How to Start a Small Electrical Contractor Business

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Small businesses dominate the electrical contracting marketplace with around 80 percent of firms employing less than 10 people, according to First Research. To start a company, you must have the skills, experience and licenses to handle a wide range of electrical installation, upgrading and maintenance projects for residential and commercial customers, plus the ability to manage a business.

Hire Qualfied Employees

  • Customers want to know your firm can provide a safe, reliable, quality service. When hiring electricians, look for employees with the qualifications to deliver that level of service. Electrical Contractor’s 2012 Profile of the Electrical Contractor notes that employees in smaller firms are more likely to have apprenticeship, trade or vocational school training, compared to larger firms where technology changes are driving employers to hire employees with higher qualifications.

Obtain Licenses and Permits

  • In most states, you will need an electrical contractor license. The National Electrical Contractors Association provides a guide to individual state requirements. You also need business permits. You can obtain details of local requirements by using the Business Licenses and Permits Search Tool available from the U.S. Small Business Administration website. In certain states, you may need local permits for compliance with public safety, diversity, and occupational health and safety legislation. Take out insurance to cover your premises and equipment, as well as public liability and professional indemnity insurance.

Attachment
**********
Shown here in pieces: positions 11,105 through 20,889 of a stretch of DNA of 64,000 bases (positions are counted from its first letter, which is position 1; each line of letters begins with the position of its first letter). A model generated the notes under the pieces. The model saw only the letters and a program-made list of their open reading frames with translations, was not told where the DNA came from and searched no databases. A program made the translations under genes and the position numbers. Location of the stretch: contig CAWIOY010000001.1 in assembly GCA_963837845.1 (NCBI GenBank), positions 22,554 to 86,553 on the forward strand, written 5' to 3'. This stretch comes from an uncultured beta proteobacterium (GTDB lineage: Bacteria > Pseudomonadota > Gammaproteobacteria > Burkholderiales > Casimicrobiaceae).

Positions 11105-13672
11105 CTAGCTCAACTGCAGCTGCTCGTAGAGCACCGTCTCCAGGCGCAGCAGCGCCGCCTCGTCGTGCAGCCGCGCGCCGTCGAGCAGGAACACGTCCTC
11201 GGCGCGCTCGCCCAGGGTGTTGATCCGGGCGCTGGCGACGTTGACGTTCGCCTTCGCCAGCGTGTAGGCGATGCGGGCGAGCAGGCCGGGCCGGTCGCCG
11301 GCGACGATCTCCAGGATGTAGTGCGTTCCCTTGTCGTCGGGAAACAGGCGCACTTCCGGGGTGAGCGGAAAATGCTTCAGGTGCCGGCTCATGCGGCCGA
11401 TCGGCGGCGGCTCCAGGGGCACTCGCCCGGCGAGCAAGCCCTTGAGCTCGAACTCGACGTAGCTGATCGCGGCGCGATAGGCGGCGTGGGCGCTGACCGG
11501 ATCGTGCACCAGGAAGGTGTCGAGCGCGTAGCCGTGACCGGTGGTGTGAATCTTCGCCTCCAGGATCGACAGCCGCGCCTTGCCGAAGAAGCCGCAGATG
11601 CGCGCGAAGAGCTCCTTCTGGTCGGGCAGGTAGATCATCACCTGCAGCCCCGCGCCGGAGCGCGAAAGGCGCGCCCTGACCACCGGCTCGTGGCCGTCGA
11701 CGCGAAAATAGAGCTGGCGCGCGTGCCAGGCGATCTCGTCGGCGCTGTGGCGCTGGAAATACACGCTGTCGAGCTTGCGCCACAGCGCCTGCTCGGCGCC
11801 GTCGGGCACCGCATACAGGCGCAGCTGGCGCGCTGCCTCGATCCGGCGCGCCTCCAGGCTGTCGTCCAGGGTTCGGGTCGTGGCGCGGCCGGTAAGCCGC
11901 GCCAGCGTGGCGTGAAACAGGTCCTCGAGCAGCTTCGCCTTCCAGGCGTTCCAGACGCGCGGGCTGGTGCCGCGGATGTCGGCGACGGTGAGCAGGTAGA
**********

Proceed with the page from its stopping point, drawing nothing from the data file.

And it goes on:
Set Up Operations

  • You may wish to operate your business from home, but check local zoning requirements before setting up operations. Contact real estate agents to buy or rent commercial premises with the space to accommodate an office area and storage for supplies and equipment. Open trade accounts with electrical equipment suppliers so you can obtain supplies and pay for them monthly. Buy or lease a vehicle to transport your equipment and supplies when you’re working on-site.

Identify Target Markets

  • Traditional power and lighting projects remain the main source of income for the majority of contractors. However, contractors are diversifying into other areas of work, such as home or industrial automation, green energy and communication systems, according to the 2012 Profile of the Electrical Contractor survey. Developing the skills to offer a specialist service in those alternative markets may help you to compete effectively against other local contractors offering a general service.

Market Your Services

  • To build your customer base, run ads in local directories or newspapers and set up a website to promote your services to residential customers. To win contracts on new build or refurbishment projects, focus on developing relationships with building contractors and architects by introducing your services and asking for opportunities. Facilities managers who need occasional maintenance or upgrade services are another useful source of work. Contact electrical retailers and do-it-yourself stores about opportunities to become their recommended electrician for customers who need installation for products like home entertainment systems, security systems or home automation. Quality of service, word-of-mouth referrals and relationships with construction industry professionals are key to success for small contractors.




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